Renewable Farming

3MG: a corn breeder growing counter-culture to the GMO industry

An old friend just sent us a new and encouraging report which underscores the resurgence of farmer interest in non-GMO seed. And it’s refreshing to know that not all small seed firms have been “Deep Sixed” by the major seed/chemical multinationals.  Dick Hagen, a native Minnesotan with an accent to match, was a colleague editor back in my Farm Journal days. He migrated to the seed business, but was never cured of his journalism. So in his maturing years, he has returned to writing for The Land Magazine in Minnesota, and as a consultant to some of his associates in the ag seed industry. 

When we crossed paths this week, he also sent us a couple of articles he has written. I merged two of them which relate to 3rd Millennium Genetics, a non-GMO seed firm with headquarters in Olivia. Dick’s report offers an unusual insight into development of new corn hybrids — and reveals a clue as to why the non-GMO firms which are research-intensive may have a yield edge over the big and powerful firms that sell 90% GMO hybrids.  Here’s Dick Hagen’s report, condensed somewhat from the original version (and with an added “editor’s note”).      

— Introduction by Jerry Carlson


By Dick Hagen of Olivia, MN

Going the opposite of the ‘big players’ in the seed world sounds like a recipe for disaster!

But not so for 3rd Millenium Genetics, an Olivia, MN firm which has a 10-year presence in the U.S. and Puerto Rico developing new breeding lines that are totally non-GMO. That means 3MG hybrids don’t carry inserted-gene ‘traits’ for weed control, disease tolerance, insect resistance, etc. Trait-stacked hybrids have been the bread and butter of most seed companies ever since the advent of ‘Roundup Ready’ seed.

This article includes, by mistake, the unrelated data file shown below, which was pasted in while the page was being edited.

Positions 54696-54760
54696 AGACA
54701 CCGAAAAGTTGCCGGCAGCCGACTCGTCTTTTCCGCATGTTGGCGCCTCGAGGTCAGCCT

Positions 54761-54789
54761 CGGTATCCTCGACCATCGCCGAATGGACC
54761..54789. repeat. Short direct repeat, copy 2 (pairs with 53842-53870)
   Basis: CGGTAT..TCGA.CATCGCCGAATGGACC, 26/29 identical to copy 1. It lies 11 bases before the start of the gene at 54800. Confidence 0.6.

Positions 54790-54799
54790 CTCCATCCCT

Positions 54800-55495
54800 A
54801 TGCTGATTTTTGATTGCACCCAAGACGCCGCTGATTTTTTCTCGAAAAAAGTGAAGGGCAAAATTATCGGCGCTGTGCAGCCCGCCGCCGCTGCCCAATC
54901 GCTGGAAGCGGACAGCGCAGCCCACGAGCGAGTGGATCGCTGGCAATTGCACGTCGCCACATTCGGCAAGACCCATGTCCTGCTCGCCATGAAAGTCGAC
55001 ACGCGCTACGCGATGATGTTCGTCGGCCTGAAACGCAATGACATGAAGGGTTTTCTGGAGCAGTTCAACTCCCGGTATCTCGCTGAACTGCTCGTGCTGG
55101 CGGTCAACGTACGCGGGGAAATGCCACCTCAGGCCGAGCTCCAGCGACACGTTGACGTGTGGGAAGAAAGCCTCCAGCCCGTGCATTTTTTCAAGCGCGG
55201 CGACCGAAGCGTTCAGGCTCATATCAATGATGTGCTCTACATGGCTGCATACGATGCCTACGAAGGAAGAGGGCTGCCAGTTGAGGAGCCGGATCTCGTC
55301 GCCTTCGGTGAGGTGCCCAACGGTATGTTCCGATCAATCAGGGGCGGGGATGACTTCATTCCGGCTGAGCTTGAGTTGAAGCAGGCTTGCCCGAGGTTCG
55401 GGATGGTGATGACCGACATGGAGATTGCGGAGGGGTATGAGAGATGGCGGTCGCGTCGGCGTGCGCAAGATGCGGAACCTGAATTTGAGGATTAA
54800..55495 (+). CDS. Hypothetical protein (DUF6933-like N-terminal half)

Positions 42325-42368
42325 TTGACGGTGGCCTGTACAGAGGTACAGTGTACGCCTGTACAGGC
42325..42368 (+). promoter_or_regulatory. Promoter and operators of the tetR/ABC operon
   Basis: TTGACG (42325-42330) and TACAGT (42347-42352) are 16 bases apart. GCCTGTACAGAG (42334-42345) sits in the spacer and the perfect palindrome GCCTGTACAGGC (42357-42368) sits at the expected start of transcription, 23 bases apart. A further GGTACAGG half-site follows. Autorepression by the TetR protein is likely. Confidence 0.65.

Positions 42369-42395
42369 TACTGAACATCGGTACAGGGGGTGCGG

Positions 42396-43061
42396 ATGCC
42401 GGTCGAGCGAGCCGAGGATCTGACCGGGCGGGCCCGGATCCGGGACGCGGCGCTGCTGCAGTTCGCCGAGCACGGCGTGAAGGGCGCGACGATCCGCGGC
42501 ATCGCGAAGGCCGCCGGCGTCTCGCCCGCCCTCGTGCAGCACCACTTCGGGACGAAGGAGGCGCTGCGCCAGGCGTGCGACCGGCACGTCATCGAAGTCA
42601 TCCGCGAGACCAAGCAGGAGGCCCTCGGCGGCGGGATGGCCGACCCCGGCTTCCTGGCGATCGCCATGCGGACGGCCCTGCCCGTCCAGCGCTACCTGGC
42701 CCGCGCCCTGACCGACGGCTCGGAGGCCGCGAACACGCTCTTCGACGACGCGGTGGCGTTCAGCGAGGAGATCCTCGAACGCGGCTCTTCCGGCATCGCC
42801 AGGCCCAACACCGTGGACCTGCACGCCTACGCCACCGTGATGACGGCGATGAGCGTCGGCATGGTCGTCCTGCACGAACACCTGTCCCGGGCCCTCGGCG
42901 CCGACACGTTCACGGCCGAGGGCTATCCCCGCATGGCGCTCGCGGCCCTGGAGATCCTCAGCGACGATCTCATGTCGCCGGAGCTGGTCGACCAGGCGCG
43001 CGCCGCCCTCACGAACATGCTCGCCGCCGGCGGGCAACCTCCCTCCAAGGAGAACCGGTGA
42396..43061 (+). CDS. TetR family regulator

Ed Baumgartner, Olivia, MN native and founder of 3MG, says: “For me, traits should mean the basic genetics for developing a new hybrid. Anything you add on, like glyphosate tolerance, is an accessory. So I look at GMO traits as accessories — not yield builders but yield protectants. And it’s this added expense of traits which is driving the resurgence of non-GMO hybrids. Farmers have to cut production costs. Non-GMO hybrids are an obvious means.”

In the seed corn business, success is in the numbers. Even though 3MG is counter-culture to the bulk of the seed industry, Baumgartner reports that 3MG currently has 14 hybrids being marketed by other seed firms who have ‘bought’ non-GMO pedigrees from 3MG.

“We’ve added four more hybrids for the 2016 season,” he says. “When yield data from our 2015 research plots gets plugged into our total pedigree base, I think it will generate even more interest within the seed industry to launch even more non-GMO hybrids into the corn world.”

He points out that all hybrids start out as conventional genetics. Various transgenes, such as those from bacteria or viruses, are added later. That’s a three- to five-year process to add a specific transgene. “Realistically if you are buying a new non-GMO, conventional hybrid, it is three to five years newer than a GMO hybrid of the same genetics. In the seed business, we talk of trendlines of about 1.5 more bushels per year. Do that for three years and you have a 4 to 5 bushel gain by going with a just-released conventional hybrid versus a GMO hybrid — even though they both may have the same genetic background.”

(Editor’s note: Firms offering primarily GMO hybrids have a financial incentive to hold promising new hybrids off the market until the genetic traits are inserted, so they can be sold at premium prices as “stacked” numbers.)

Baumgartner explains hybrid development at 3MG involves two steps. First is sorting out and selecting inbred lines by growing them in the U.S. and Puerto Rico.